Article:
A total of 91,648 attended a UEFA Champions League semi-final last season. 91,553 attended the quarterfinals.
No, it wasn’t the semi-final between Real Madrid and Chelsea or Paris Saint-Germain and Manchester City. It was a match between Barcelona and Wolfsburg and the quarter-finals, an El Clasico between Barcelona and Real Madrid, in the women’s Champions League.
Participation in the semifinals set a record for a women’s soccer game. The good news, however, was that it wasn’t an isolated case. Neither were the attendance numbers during the El Clasico quarterfinals.
Stadium attendance for women’s football matches in Spain has gradually increased over the past five years (excluding matches played in biobubbles). It also reflects the nation’s focus on women’s football and the seriousness with which they promote it.
However, it wasn’t always like this. A decade or so ago, Spain wasn’t really among the elite in women’s football. Fast forward to today and while their senior team has yet to win a FIFA World Cup, they have won a World Cup in every age group.
The U-20 team recently won the World Cup, while their U-17 team are the defending champions of the tournament, which is being held in India.
On Wednesday, they opened their campaign in a Group C match at the DY Patil Stadium with a 1-0 win over a very athletic Colombia. Substitute Jone Amezaga’s goal in the 85th minute was the difference after Spain’s earlier goal was ruled out by VAR for a handball in the lead.
“Vamos, uh, uh, uh!” 💃
— FIFA Women’s World Cup (@FIFAWWC) October 12, 2022
Ahead of matchday, their coach, Kenio Gonzalo, explained why Spain have become one of the leaders in women’s football and why they have been so successful at the age group.
“We have very strong territorial (interstate) competition in Spain in age groups where the teams play a similar style of football. We send scouts to these tournaments and they pick the talented players there. We try to integrate them into our national setup from the age of 14. We try to keep them in our national setup until they reach the senior team.
“Over the years they have been given the best possible conditions to improve. This allows them to understand football very well. This advanced age group in football alone is the reason why we produce so many players and why we are so successful,” said Gonzalo.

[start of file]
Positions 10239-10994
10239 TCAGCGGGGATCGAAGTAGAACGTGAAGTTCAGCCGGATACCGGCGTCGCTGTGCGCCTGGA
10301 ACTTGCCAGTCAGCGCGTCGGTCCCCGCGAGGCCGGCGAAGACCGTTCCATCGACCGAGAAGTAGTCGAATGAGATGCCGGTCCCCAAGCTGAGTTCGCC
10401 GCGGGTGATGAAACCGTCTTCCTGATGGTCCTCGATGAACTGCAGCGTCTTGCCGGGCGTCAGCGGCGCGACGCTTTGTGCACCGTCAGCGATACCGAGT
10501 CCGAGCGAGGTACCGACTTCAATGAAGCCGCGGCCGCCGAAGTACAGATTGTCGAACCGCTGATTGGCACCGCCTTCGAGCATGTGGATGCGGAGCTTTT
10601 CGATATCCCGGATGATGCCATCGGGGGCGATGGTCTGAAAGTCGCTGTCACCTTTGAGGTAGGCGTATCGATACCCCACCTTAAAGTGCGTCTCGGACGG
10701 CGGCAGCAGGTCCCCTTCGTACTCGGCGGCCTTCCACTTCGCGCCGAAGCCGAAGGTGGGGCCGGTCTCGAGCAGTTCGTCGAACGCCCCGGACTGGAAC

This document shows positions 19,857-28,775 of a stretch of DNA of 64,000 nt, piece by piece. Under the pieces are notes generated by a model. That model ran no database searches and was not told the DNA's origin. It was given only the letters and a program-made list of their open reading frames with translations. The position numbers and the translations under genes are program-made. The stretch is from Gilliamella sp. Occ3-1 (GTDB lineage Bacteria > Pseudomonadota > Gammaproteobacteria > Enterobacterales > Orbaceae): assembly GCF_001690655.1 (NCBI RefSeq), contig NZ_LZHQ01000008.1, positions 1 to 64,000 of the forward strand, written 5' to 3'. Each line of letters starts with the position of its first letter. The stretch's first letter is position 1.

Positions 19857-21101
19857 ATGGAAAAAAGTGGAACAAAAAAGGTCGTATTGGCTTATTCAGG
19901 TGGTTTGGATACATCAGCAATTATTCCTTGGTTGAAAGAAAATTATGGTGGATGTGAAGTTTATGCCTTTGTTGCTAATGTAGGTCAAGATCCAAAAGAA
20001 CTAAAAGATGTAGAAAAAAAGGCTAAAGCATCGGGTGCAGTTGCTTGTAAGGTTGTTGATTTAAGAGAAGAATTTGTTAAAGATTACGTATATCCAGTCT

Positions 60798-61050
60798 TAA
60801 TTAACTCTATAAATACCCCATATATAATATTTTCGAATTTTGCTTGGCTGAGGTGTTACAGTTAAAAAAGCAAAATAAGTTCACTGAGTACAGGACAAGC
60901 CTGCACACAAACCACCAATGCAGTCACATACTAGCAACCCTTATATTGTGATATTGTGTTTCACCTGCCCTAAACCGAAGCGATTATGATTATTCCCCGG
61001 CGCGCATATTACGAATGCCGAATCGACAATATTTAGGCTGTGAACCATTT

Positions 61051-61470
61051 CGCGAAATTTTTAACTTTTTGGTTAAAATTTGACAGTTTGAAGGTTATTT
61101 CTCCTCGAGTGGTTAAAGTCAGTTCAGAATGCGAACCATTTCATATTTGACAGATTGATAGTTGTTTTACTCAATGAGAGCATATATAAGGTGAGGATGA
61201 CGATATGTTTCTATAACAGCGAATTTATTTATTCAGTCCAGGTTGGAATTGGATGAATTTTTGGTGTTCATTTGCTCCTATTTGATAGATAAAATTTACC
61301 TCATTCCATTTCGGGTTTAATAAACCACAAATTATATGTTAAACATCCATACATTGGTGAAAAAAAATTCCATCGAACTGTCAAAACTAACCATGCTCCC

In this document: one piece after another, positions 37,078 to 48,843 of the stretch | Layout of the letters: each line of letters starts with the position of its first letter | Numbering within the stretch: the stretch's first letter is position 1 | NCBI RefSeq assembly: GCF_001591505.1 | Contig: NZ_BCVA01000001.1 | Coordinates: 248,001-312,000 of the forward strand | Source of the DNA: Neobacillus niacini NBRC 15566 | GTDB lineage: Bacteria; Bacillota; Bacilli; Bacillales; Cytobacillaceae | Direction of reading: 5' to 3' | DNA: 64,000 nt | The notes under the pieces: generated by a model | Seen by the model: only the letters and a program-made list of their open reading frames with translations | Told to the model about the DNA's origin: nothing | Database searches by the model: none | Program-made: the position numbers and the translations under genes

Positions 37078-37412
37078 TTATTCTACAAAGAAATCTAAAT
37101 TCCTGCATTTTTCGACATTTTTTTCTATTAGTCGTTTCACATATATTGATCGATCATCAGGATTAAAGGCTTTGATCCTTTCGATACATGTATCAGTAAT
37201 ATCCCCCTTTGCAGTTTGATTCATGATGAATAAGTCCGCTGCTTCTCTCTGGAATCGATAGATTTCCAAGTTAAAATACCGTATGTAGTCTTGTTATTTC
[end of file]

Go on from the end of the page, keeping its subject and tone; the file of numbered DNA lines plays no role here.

Clubs at the forefront
Just being in the national team doesn’t necessarily mean the players will improve. After all, they need playtime. The state association has found a solution for this as well. They have asked all Spanish clubs to include all players in their age group at least in their junior team, if not in their main team.
For this reason, all these U-17 players play in Spanish league teams, six of which play for Real Madrid B, five for Barcelona B and four for Athletic Bilbao.
Gonzalo admits it’s the clubs that have helped women’s football the most.
“Men’s football has all the resources it needs. So if the men’s club has a women’s team, they can provide all the facilities to the women. This means that the ladies will not lack for anything, at least when it comes to fitness preparation.
“In addition, the clubs can give the teams visibility. This is very important for the sport to grow. That’s why we’re seeing record attendances at women’s games,” he said.
Higher crowds at the stadium means more moolah for the clubs. It’s one of the reasons Barcelona were able to lure England midfielder Keira Walsh from Manchester City. Her move cost the Catalan club a record €460,000.
The Spanish federation is also setting the bar higher and higher. Like the US women’s soccer team, they announced that women players would be paid the same wages when representing the country.
Asked what lessons India and other developing countries can learn from Spain for the overall development of men’s and women’s football, Gonzalo said the most important thing is to follow the process.
“Women’s football doesn’t have such a long history. There is gender inequality and it is not easy for women to find a place. We need to make this space much bigger so that women can enjoy football and feel comfortable playing it. Once we do that, women’s football will evolve,” he said.
In order to develop football as a whole, the process must start with the younger age groups.
“The crucial aspect, in my opinion, is the whole process. Take men’s soccer in Spain, for example. They’ve managed to dominate all age groups, but in all those years they’ve only won one Senior World Cup. But the only reason we can fight for it at every World Cup is because we have a robust youth line-up where we have a new group of players for each age group every year,” he said.